The UN special envoy for Yemen said Thursday that “very good progress” was being made towards a ceasefire in the country, although military activities regrettably “continue on a number of fronts” during the coronavirus pandemic.
Envoy Martin Griffiths told the UN Security Council via videoconference that work was underway in “reaching consensus” over ceasefire and political dialogue proposals submitted Friday.
“We are redoubling our efforts to bridge the outstanding differences between the parties,” he said. But Griffiths added that he feared fighting would continue on the ground until agreement was reached on the proposals.
Last week #UN Special Envoy Martin Griffiths said he was grateful to #SaudiArabia for bringing about the truce…? They continue to try bomb #Yemen back to the stone age – it is Genocide, and Western powers who helped start this are complicit by arming + supporting Saudi… https://t.co/RmOEFiy8Fc
— Mick Wallace (@wallacemick) April 16, 2020
The city of Marib, east of the capital of Sanaa, he said “remains the center of gravity of this war.”
Meanwhile a ceasefire implemented in early 2019 for the western Hodeida region is violated “on a daily basis,” he added.
Tens of thousands of civilians have been killed over the past five years in the war between a Saudi-led military coalition and the Iran-backed Huthi rebels, who control large parts of Yemen including Sanaa.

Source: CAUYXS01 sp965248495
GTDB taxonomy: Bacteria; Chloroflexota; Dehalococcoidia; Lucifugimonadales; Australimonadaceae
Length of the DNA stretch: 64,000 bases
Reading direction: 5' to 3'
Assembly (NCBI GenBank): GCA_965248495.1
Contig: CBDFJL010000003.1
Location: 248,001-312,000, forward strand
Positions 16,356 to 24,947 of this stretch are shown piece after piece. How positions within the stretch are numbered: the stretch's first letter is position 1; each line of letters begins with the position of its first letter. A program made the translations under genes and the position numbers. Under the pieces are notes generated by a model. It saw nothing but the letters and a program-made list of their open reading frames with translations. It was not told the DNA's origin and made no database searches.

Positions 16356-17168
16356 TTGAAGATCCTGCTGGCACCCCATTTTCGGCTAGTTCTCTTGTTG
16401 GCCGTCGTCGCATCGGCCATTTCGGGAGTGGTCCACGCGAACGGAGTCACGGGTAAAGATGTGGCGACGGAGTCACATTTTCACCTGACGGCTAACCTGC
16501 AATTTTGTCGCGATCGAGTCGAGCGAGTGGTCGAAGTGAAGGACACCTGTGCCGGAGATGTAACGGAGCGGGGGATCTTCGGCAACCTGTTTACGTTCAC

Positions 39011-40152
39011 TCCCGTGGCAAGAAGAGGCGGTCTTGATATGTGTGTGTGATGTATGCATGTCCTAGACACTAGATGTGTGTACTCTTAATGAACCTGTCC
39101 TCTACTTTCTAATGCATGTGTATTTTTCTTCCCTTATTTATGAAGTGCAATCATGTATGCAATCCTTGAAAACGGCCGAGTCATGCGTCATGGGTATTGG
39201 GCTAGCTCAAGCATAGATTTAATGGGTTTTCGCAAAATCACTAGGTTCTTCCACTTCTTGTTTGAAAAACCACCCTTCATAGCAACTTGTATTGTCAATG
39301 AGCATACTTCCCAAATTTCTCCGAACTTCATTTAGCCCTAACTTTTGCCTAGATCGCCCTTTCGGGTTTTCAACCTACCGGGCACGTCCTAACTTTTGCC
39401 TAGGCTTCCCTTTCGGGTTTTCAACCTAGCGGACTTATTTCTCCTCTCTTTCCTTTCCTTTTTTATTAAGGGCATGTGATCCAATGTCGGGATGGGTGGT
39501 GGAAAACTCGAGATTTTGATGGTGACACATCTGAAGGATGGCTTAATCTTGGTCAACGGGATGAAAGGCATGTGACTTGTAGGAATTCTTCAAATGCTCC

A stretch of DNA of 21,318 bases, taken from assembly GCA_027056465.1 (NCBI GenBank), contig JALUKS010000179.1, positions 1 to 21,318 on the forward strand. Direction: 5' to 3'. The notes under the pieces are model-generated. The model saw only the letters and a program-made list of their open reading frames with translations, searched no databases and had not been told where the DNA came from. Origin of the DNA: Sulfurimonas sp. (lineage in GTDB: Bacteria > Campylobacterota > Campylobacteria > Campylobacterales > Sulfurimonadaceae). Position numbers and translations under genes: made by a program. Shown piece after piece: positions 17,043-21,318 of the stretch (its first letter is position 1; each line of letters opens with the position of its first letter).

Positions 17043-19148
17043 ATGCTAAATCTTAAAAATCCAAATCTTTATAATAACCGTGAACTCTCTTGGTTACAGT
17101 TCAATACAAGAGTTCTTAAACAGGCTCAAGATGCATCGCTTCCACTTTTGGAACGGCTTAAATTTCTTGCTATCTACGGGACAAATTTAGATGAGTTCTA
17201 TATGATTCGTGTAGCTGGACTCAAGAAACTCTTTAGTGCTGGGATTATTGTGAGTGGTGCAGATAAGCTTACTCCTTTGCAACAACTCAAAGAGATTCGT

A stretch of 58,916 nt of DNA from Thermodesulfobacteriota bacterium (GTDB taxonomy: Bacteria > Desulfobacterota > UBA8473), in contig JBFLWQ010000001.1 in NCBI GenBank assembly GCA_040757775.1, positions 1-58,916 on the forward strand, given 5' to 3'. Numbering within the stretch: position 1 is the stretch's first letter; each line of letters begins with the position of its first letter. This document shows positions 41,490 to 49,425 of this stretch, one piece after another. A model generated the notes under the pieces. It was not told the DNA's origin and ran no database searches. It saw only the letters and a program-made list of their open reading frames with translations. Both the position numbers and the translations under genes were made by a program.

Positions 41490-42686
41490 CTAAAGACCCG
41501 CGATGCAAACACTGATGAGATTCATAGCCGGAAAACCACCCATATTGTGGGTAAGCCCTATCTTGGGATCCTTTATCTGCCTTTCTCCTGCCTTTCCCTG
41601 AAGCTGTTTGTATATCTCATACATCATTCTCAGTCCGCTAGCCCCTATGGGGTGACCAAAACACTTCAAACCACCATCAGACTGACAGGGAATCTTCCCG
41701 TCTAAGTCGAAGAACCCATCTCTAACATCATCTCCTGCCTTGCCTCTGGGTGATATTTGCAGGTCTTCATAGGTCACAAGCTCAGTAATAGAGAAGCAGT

Mark Lowcock, UN under-secretary general for humanitarian affairs, warned that “more than one million people could suddenly be on the move,” if conflict expands in Marib.
“In the first quarter of this year, civilian casualties have risen every month, with more than 500 people killed or injured,” he said. “One in every three civilian casualties has been a child.”
Both Griffiths and Lowcock told the Security Council that “Yemen cannot face two fronts at the same time: a war and a pandemic.”
The UN helps “more than 13 million people across the country” every month, including nearly 12 million with food assistance, according to Lowcock.
UN agencies “estimate they need more than $900 million to carry them through July,” he told the Security Council.
Of the UN’s 41 major programs, 31 would start closing in the coming weeks if additional funds aren’t secured, he said.
AFP with additional input by GVS News Desk